Lead Stories

Rebecca Green / Northeast Indiana Public Radio/WBOI

Allen County Superior Court Set To Begin Family Recovery Court Program

Allen County Superior Court will launch a new project this week to provide resources for families struggling with substance abuse.

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Arts and Culture

Courtesy/Fort Wayne Civic Theatre

Civic Theatre Engages Audiences With "The Wedding Gift"

The 2013 winner of the Northeast Indiana Playwright Festival, The Wedding Gift, by Nancy Carlson Dodd, is making a triumphant return to the Civic Theatre this weekend.

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State News

Becca Costello / WFIU/WTIU News

Star Trek Exhibit At Indy Children's Museum Draws Trekkies From All Over

Hundreds of people from across the region traveled to Indianapolis this week to check out the newest exhibit at The Children’s Museum of Indianapolis. From original series die-hards to fans of the recent movies and everything in between, Star Trek: Exploring New Worlds has something for every kind of Star Trek fan. "We have over 150 different props and artifacts. Most of them are screen used," says PR manager Leslie Olsen. "Of course there have been in the 50+ years of Star Trek, seven...

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WBOI Presents

WBOI Presents: January News Roundup 2019

During the month of January, northeast Indiana experienced record cold weather that kept us inside, cancelled government functions and filled our social media with pictures of snow, ice and fluffy hats. For our look-back at the news of the month, we spoke with an atmospheric scientist and checked in with government reporters about what they covered. We also interviewed a political scientist from South Bend about Mayor Pete Buttigieg's chances in the presidential primary.

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Firefighters are slowly gaining ground on the Waldo Canyon fire in Colorado. It's scorched about 17,000 acres and believed to have claimed two lives.

More than 300 homes have burned. There's been a lot of talk about how many houses were lost in the fire, but Colorado Springs Fire Chief Rich Brown wants you to know there's a flip side to that: He says crews worked hard to minimize damage.

Copyright 2018 NPR. To see more, visit http://www.npr.org/.


Copyright 2018 NPR. To see more, visit http://www.npr.org/.


Copyright 2018 NPR. To see more, visit http://www.npr.org/.



It's been hot. Like sweat-rolling, thirst-inducing, hack-a-fire-hydrant hot. The heat cooked up storms that lashed the Eastern U.S. overnight, and more than 2 million homes lost power.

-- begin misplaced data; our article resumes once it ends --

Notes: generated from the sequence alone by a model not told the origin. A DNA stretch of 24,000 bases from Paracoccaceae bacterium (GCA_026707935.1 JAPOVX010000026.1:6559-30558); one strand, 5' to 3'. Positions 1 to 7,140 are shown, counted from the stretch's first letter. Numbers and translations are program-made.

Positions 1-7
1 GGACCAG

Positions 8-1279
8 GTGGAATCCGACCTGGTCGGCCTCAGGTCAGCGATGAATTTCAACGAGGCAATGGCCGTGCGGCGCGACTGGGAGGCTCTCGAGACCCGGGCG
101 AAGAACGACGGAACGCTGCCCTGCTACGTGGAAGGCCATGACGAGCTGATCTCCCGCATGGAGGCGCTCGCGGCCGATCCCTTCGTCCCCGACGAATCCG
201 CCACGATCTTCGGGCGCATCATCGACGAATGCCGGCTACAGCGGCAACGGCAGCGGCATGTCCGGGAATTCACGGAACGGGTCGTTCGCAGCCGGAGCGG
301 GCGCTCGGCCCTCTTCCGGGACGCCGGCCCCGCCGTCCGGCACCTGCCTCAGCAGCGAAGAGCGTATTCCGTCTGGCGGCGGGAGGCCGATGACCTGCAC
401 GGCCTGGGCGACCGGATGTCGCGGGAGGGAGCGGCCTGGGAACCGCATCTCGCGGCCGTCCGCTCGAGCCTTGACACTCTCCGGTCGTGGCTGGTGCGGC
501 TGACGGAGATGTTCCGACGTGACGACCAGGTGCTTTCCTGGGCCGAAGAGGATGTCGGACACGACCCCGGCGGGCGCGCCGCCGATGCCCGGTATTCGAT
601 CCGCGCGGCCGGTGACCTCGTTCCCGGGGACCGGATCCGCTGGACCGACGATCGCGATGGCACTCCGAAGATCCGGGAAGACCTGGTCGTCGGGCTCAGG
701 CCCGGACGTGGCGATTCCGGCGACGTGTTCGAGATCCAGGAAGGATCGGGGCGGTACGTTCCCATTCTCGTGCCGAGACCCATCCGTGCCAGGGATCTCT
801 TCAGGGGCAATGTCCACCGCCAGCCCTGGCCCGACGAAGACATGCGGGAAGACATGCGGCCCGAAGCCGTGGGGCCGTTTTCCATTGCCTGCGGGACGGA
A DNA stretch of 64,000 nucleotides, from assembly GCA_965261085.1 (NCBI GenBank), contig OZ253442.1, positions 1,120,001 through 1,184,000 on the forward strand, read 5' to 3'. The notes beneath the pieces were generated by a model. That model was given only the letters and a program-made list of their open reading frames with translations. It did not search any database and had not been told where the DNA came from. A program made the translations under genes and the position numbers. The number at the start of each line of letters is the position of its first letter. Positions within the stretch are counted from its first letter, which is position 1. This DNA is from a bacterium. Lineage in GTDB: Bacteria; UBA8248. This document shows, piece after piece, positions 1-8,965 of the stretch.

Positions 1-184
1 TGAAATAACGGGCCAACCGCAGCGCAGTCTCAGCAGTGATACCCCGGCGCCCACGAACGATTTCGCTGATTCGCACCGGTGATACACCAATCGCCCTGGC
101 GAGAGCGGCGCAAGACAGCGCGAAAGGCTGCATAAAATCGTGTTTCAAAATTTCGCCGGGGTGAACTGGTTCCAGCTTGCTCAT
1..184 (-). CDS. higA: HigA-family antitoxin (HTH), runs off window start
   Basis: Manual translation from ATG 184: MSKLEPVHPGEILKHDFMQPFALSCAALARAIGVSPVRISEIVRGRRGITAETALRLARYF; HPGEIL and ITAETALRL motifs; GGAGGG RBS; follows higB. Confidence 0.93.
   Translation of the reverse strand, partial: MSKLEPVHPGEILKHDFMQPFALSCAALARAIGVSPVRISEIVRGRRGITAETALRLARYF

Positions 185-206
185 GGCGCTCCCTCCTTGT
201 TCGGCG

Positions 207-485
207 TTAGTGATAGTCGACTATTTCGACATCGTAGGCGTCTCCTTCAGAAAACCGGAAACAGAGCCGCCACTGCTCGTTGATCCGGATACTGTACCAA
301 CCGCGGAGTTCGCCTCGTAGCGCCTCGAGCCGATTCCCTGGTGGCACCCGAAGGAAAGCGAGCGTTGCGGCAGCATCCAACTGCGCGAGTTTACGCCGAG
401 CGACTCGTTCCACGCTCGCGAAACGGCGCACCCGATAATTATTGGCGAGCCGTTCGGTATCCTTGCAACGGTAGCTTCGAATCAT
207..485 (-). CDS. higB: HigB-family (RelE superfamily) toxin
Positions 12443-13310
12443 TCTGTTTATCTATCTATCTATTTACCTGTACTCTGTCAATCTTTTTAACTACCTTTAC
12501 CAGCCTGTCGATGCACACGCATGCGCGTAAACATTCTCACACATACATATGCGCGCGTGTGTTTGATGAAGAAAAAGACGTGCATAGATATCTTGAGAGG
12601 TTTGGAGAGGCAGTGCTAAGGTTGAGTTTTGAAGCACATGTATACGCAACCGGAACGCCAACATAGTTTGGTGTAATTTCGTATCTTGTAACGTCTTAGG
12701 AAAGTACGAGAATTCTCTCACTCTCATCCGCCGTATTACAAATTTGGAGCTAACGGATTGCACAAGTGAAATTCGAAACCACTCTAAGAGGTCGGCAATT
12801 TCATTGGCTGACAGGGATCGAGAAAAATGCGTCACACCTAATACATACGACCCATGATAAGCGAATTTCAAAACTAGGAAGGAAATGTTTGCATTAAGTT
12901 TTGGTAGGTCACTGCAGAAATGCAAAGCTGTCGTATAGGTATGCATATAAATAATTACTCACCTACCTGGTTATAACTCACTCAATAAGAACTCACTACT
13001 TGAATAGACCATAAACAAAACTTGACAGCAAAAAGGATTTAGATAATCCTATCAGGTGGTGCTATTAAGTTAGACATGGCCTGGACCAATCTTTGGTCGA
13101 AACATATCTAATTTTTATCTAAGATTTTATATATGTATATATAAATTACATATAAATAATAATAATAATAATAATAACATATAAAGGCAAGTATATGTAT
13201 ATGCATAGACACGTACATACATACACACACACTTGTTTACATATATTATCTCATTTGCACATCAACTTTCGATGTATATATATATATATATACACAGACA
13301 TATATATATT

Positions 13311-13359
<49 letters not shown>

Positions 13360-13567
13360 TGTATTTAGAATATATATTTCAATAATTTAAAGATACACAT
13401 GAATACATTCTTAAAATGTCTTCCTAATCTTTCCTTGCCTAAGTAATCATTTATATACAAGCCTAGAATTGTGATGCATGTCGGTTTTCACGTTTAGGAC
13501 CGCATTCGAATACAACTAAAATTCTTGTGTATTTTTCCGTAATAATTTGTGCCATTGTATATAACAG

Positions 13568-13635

It came down to the wire, but finally, Republicans and Democrats agreed on a deal that keeps the interest rate on government-backed student loans from doubling. It will save the average borrower about $1,000 a year, but the compromise is likely to cost students a lot more than that over the long term.

The agreement that lawmakers passed Friday will keep interest rates at 3.4 percent for another year. Anthony DeLaRosa, a 23-year-old University of Colorado graduate, says it's a big victory.

As Mexicans prepare to elect a new president Sunday, the clear front-runner is Enrique Pena Nieto, who is seeking to return his PRI party to power after 12 years.

The PRI, or Institutional Revolutionary Party, ruled Mexico for more than 70 years before being ousted in 2000. Most polls show Pena Nieto with a comfortable double-digit lead in the race.

If you watch the action at Wimbledon this weekend, you'll see the camera closely tracking Serena Williams and David Ferrer.

But you'll also notice smaller, less celebrated figures darting on and off the court. Their training may not be as rigorous as the tennis pros', but it's plenty demanding.

Fair and accurate calls from the chair umpire are critical to the smooth running of Wimbledon. So, too, are the six young girls and boys flying around each court.

'A Sport In Itself'

It has taken several years of financial upheaval and nearly 20 summits, but the prospect of Europe's disintegration has apparently frightened leaders into working together.

This seems to be the larger message emerging from the European summit in Brussels, Belgium, where EU leaders agreed Friday to a $150 growth plan for the struggling economies across the continent. The deal sent stock markets surging in Europe, the U.S. and elsewhere.

Growing up near Philadelphia, Michelle Holshue's dream was to serve those in need. Applying to nursing school at the University of Pennsylvania seemed like a smart move — in 2007.

Nursing jobs were plentiful. The students' running joke was that hospital executives would soon be stopping them in the street, begging them to come to work.

Then the economy tanked. For a time, Holshue was an Ivy League grad on unemployment and food stamps.


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